Cover image for Orphée Orpheus
Title:
Orphée Orpheus
Author:
Cocteau, Jean, 1889-1963.
Edition:
[DVD version].
Publication Information:
[Irvington, N.Y.] : Criterion Collection, [2000]

©2000
Physical Description:
1 videodisc (95 min.) : sound, black and white ; 4 3/4 in.
Summary:
Jean Cocteau turns the Orpheus legend into a story of a poet and his encounter with death and the middle world.
General Note:
At head of cover title: Jean Cocteau.

"Janus Films."

Originally released as a motion picture in 1949.

1.33:1 aspect ratio.

Special features: Cocteau's 1950 essays on the film; a Cocteau bibliography/filmography.

Part 2 of Jean Cocteau's Orphic trilogy.

For specific features see interactive menu.
Language:
French
Subject Term:
ISBN:
9780780022508

9780780023161
UPC:
037429141427
Format :
DVD

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Summary

Summary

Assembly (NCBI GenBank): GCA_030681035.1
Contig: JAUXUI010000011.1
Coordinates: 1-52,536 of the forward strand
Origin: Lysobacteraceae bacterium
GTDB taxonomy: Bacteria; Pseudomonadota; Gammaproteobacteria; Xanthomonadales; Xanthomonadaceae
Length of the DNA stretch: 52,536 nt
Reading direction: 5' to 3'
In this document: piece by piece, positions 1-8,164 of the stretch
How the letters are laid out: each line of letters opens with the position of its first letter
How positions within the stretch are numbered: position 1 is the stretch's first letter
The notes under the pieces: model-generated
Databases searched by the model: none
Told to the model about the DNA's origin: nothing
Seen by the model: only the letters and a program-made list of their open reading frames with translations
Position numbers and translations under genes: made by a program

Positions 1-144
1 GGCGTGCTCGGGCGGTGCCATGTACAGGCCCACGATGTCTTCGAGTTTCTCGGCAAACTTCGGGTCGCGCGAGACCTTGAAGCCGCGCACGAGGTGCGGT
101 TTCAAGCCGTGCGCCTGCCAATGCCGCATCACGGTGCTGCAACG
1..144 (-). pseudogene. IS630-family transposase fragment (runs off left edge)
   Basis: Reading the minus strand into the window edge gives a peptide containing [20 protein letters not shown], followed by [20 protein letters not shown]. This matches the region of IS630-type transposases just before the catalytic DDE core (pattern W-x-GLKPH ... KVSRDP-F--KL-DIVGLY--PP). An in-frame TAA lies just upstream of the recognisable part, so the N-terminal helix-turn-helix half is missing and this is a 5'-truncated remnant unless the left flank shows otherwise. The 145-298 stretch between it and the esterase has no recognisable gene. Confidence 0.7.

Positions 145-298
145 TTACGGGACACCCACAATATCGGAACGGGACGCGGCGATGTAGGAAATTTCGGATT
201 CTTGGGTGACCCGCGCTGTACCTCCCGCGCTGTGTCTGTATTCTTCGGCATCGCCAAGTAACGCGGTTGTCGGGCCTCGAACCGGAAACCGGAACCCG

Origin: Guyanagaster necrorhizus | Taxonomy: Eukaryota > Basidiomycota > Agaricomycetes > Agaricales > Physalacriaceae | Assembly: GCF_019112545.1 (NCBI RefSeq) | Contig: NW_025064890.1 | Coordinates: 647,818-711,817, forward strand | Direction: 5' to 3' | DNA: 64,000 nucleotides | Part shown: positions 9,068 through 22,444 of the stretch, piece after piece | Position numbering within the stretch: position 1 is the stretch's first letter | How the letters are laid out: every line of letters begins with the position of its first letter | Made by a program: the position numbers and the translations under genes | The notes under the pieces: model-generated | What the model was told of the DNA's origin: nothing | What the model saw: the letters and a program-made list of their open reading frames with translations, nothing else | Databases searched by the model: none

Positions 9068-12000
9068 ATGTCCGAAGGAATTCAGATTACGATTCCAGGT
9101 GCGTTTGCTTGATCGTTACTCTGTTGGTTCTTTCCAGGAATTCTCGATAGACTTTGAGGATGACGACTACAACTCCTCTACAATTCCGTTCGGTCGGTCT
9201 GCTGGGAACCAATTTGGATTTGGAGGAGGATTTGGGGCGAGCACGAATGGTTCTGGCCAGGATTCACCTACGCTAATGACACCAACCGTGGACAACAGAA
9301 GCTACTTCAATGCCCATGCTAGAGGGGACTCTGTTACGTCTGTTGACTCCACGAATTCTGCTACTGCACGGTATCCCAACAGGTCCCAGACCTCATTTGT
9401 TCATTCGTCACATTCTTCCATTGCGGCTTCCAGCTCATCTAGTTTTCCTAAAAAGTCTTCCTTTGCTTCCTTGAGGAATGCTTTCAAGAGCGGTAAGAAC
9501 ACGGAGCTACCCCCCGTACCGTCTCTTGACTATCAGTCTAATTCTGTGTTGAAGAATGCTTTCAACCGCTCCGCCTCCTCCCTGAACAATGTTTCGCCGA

Cinematic poet Jean Cocteau explored the myth of Orpheus on no fewer than three occasions: Le Sang d'Un Poete (Blood of a Poet, 1930), Orphee (Orpheus, 1949) and Le Testament d'Orphee (1960). This second of his "Orpheus" trilogy stars Jean Marais in the title role. Updated to contemporary Paris (albeit a Paris never seen before or since), the story concerns a sensitive young poet named Orpheus, who is married to the lovely Eurydice (Marie Dea). Orpheus' friend Cegeste (Edouard Dermit) is killed in a traffic accident. In the hospital morgue, Cegeste's patroness, The Princess of Death (Maria Casares), revives the young man; then, both Cegeste and Princess pass into the Underworld. Back on earth, Orpheus receives cryptic messages from Cegeste's spirit, as well as nocturnal visitations from the Princess. Meanwhile, Orpheus' wife enters into an affair with Heurtebise (Francois Perier). After seeking advice on her mixed-up love life, Eurydice is herself struck down and killed by the same cyclist who snuffed out Cegeste's life. It appears to Heurtebise that the ghostly Princess has claimed Eurydice so that she, the Princess, can be free to love Orpheus. Heurtebise persuades Orpheus to accompany him into the Underworld in hopes of returning Eurydice to life. By now, however, Orpheus cares little for his wife; he is completely under the Princess' spell. Offered her own liberation from the Underworld by the powers-that-be, the Princess dolefullly agrees to restore Eurydice to life, and to never have anything to do with Orpheus again. Orpheus has weathered much controversy to take its place among the director's most acclaimed works. Originally released at 112 minutes, the film was whittled down to 95 minutes for its American release. ~ Hal Erickson, Rovi